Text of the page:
Failed O-rings, damaged fuel tanks and ice debris are all parts in the tragic story that led to the space shuttle Challenger disaster 25 years ago this week. But the bigger lesson of that episode in the nation’s space program isn’t about hardware but leadership, said participants in a symposium held at Chapman University to mark the anniversary of the disaster.
“A good manager is only a good manager if he uses all the brain power in the room to make a good decision,” said Allan J. McDonald, author of
Truth, Lies and O-Rings: Inside the Space Shuttle Challenger Disaster
and former director of the Space Shuttle Solid Rocket Motor Project at ATK Thiokol.
McDonald was joined by Richard C. Cook, author of
former lead resource analyst at NASA and the person who was the first to warn of a possible catastrophic failure, in a leadership symposium organized by Mark Maier, Ph.D., director of Leadership Studies in the College of Educational Studies at Chapman. Dr. Maier has long researched the management and agency culture driving the missteps that led to the disaster. He will appear on
KNBC’s “News Conference” with Conan Nolan
Sunday, Jan. 30 at 9 a.m. and 11:35 p.m. to talk about the Challenger disaster, a management failure he says is similar to those that led to more recent calamities like the mortgage crisis and gulf oil spill.
McDonald’s and Cook’s testimony and books and other research into the disaster reveal institutional habits geared to please superiors and meet political aims. McDonald and Cook said the decision to launch in the unusually cold weather that day was driven, among other reasons, by NASA’s push to time the launch with President Reagan’s State of the Union Address and to have teacher Christa McAuliffe’s “lesson from space” occur on a school day.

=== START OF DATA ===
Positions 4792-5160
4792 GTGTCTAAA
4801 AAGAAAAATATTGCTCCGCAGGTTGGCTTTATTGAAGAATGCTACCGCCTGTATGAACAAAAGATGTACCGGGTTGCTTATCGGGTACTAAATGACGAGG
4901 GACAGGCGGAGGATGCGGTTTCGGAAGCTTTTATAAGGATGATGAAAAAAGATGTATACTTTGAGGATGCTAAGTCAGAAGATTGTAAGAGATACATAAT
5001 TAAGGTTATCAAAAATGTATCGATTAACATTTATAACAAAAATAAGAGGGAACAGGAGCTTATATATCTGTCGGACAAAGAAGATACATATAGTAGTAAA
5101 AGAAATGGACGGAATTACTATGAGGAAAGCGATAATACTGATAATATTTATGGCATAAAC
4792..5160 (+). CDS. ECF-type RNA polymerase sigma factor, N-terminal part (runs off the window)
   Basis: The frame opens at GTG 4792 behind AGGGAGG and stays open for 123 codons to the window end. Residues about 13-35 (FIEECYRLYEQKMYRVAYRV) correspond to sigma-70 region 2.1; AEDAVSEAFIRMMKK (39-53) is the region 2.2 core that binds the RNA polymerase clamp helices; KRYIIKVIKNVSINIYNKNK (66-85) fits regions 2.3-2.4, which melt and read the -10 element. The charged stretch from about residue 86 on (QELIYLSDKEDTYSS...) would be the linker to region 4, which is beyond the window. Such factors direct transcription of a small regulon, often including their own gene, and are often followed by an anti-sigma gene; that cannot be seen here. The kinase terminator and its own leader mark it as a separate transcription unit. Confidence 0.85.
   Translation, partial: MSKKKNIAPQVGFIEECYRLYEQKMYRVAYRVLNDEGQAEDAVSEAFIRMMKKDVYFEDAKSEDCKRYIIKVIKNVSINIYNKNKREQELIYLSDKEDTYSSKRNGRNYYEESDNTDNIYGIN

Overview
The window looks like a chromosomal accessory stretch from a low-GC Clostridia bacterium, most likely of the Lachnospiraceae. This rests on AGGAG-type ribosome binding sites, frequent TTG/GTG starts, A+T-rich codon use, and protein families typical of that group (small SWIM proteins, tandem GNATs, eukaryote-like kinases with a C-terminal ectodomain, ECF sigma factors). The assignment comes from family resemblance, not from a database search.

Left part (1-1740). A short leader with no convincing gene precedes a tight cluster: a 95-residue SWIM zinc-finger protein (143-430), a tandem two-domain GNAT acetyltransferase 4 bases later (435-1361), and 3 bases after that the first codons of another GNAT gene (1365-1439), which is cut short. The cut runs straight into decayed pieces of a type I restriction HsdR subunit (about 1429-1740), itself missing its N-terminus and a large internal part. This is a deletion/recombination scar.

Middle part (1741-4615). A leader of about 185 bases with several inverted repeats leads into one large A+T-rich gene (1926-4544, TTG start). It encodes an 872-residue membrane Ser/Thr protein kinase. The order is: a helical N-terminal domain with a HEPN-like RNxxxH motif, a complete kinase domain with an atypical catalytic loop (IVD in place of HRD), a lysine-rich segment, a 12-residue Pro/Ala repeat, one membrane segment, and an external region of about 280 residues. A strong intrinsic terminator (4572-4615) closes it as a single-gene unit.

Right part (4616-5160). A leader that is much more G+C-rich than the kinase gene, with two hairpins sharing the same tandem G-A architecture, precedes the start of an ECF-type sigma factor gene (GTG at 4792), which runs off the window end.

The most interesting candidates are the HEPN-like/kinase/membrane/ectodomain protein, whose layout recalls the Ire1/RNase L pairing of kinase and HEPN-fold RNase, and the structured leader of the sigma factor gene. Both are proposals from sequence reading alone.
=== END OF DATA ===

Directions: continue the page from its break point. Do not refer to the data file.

The space program never quite recovered after the disaster, and Americans’ support for the kind of exploration and science essential for technological growth is still waning, Cook said. He hopes that changes.
“I call on the youth of this country to recapture that vision for themselves and not let all the great discovery be lost,” he told the audience, which included engineering students from Chapman as well as Cal Poly Pomona.
Among the attendees at the free symposium were representatives and administrators from Leadership Orange, the City of Orange Chamber of Commerce, the Orange County Sheriff’s Department, St. Joseph’s Hospital, the Orange County Probation Department and the Orange County Parks Department.
A video of the symposium will be available in the Roberta and Roger Boisjoly Collection in Leatherby Libraries. Roger Boisjoly was a technical troubleshooter for Morton Thiokol, the manufacturer of the solid rocket boosters used in the space shuttle program, who also raised vigorous objections to the shuttle launch. He donated his papers to the Leatherby Libraries last year.